FLORIST Janine Sharp developed her love of flowers and gardening while pottering in her grandad’s garden as a child.
She says: “The smell of hydrangea still reminds me of him and I remember making arrangements from the traditional flowers he grew there when I was just five or six.
“Floristry is all I ever wanted to do. I left school at 16 and went straight to work at Thornbers in Halifax as a junior florist.
“I spent the next year in a dingy cellar “mossing” (before the days of florist’s oasis, rings for wreaths and other arrangements were covered in green moss) and cleaning. There’s a lot of cleaning in floristry and that’s how I spent my apprenticeship!”
It was therefore a cruel blow when Janine, the owner of The Greenhouse, formerly of Lidget Street, Lindley, received a medical diagnosis which she thought would change her life forever.
The symptoms which she had developed 17 years previously, including blindness in her left eye and later fatigue and weakness in her left side, were actually signs of the debilitating condition multiple sclerosis which affects the way the nerve cells in the brain and spinal cord communicate with each other.
“I was devastated because you assume that it is the end of your life. You’re looking into a tunnel and see a wheelchair at the end of it,” said Janine, 44.
“My dad’s best friend had MS and I remembered a really disabled figure, but fortunately for me I met a lovely lady in her 80s who is living with the condition and she showed me a way forward and that life could be much more bearable.”
So, Janine, who describes herself as “tenacious” and laughs “I don’t give up” made the brave and life-changing decision which was to be her salvation and four months ago moved the business to a workshop next to her Bradley home.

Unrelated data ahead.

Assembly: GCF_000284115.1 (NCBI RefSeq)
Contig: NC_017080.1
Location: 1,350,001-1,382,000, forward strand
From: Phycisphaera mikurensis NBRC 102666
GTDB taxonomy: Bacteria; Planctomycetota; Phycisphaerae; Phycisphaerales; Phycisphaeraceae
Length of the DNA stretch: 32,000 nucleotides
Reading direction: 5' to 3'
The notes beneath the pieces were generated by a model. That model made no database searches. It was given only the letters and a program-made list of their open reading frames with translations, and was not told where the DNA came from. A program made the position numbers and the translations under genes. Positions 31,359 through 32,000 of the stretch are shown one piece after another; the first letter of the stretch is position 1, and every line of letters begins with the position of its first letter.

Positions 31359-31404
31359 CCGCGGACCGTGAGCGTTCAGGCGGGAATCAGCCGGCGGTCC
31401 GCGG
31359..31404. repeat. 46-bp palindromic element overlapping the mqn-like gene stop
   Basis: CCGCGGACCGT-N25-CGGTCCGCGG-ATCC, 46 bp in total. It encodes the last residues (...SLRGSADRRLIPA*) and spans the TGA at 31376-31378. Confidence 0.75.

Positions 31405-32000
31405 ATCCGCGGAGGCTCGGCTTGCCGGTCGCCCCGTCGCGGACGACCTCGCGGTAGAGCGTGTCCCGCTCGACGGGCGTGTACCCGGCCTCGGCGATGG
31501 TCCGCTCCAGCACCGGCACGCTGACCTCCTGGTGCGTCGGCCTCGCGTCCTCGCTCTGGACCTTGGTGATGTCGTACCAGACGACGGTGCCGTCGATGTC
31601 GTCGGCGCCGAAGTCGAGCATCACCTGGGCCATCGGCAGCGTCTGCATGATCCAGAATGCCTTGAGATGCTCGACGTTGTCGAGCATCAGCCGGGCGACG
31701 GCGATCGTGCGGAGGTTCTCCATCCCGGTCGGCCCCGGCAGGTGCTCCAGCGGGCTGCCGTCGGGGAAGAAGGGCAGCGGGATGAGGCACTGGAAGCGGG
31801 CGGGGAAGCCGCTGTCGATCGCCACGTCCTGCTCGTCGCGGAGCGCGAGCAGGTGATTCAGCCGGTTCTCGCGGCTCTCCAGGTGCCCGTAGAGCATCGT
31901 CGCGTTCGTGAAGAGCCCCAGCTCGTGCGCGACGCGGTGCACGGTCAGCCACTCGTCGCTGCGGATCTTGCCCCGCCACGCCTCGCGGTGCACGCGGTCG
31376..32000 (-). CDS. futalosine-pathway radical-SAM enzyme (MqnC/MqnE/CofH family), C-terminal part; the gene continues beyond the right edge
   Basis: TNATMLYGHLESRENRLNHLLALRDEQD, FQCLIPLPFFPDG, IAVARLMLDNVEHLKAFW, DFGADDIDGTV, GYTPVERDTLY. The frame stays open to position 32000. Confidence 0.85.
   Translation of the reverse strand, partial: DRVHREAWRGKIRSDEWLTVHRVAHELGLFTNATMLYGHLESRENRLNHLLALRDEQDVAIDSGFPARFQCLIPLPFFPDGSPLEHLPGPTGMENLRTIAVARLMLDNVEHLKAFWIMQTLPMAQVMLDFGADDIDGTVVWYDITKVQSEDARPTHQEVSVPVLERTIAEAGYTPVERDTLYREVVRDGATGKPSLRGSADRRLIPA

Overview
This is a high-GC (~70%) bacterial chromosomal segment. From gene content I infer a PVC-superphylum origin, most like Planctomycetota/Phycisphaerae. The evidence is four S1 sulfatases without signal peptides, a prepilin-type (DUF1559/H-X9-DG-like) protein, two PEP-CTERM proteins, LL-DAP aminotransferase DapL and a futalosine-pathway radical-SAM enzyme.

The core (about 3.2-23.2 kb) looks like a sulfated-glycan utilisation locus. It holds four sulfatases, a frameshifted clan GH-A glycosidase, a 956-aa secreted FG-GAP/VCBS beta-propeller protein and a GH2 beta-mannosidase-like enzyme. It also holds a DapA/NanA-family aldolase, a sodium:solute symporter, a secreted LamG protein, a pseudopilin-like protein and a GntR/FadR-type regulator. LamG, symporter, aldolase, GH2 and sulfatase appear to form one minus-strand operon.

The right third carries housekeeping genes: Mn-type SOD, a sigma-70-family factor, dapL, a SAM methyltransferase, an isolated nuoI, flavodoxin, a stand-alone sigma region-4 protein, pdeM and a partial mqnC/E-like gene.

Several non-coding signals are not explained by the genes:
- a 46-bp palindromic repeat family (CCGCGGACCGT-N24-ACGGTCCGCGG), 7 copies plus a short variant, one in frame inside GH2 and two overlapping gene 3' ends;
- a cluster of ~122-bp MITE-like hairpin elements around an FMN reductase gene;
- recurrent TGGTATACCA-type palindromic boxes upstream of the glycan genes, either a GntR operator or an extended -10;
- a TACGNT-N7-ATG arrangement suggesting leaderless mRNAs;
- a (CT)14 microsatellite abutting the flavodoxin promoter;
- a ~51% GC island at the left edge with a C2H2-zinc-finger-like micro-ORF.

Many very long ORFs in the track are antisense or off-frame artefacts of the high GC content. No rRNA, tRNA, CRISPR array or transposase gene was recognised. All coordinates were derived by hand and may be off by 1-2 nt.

After serving her apprenticeship, she started work at renowned Huddersfield florists The Greenhouse in Lindley when she was 18 and 11 years later bought the business and became the owner. To move from the building which had played such a big part of her life was a big but necessary change.
“It’s been a big wrench. My life has changed. The routine of work has changed, but the shop was too much with MS and everything else.
“I love my job. I eat, breathe and sleep flowers and even keep a notepad by my bedside in case I dream some new designs. I couldn’t give it up forever.”
Business is now, quite literally blooming for Janine and her four-strong staff from the workshop next door to the home she shares with her 18-year-old cat Nimbo and friendly whippet Tito.
The extreme fatigue, which is a symptom of the disease, can wipe her out, but she can rest now she is at home and her supportive staff help her through bad patches.
She is now enjoying regular yoga sessions to help with the weakness in her left side. Just seven weeks in she has seen a huge difference, but forgetting plant names is the most frustrating thing which she now faces.
The anecdotes from the world of floristry, added to her creative way with flowers, are why Janine is renowned throughout the town for her talks and demonstrations.
Her former students at Huddersfield Technical College were also no doubt enthralled by her tales.
One man amused staff when he ordered three bouquets of a dozen red roses with separate pieces of jewellery to be delivered to a woman, culminating in a bouquet with an engagement ring on Valentine’s Day – and then paid with the woman’s card details.
They were not quite so amused when another customer ordered bouquets for seven different women on Valentine’s Day with prices ranging from £20 to £120.
Another bouquet of red roses were wasted when they were delivered to a house and a man, not the one who ordered them, promptly accepted them and put them straight into the dustbin.
“You’re with people on their red letter days, the special times in their lives from births to marriages and deaths. You walk alongside them and guide them.
“Very few people actually know what they want when they walk into a florists. You have to guide them and coax it out of them. In doing so you become a special friend.”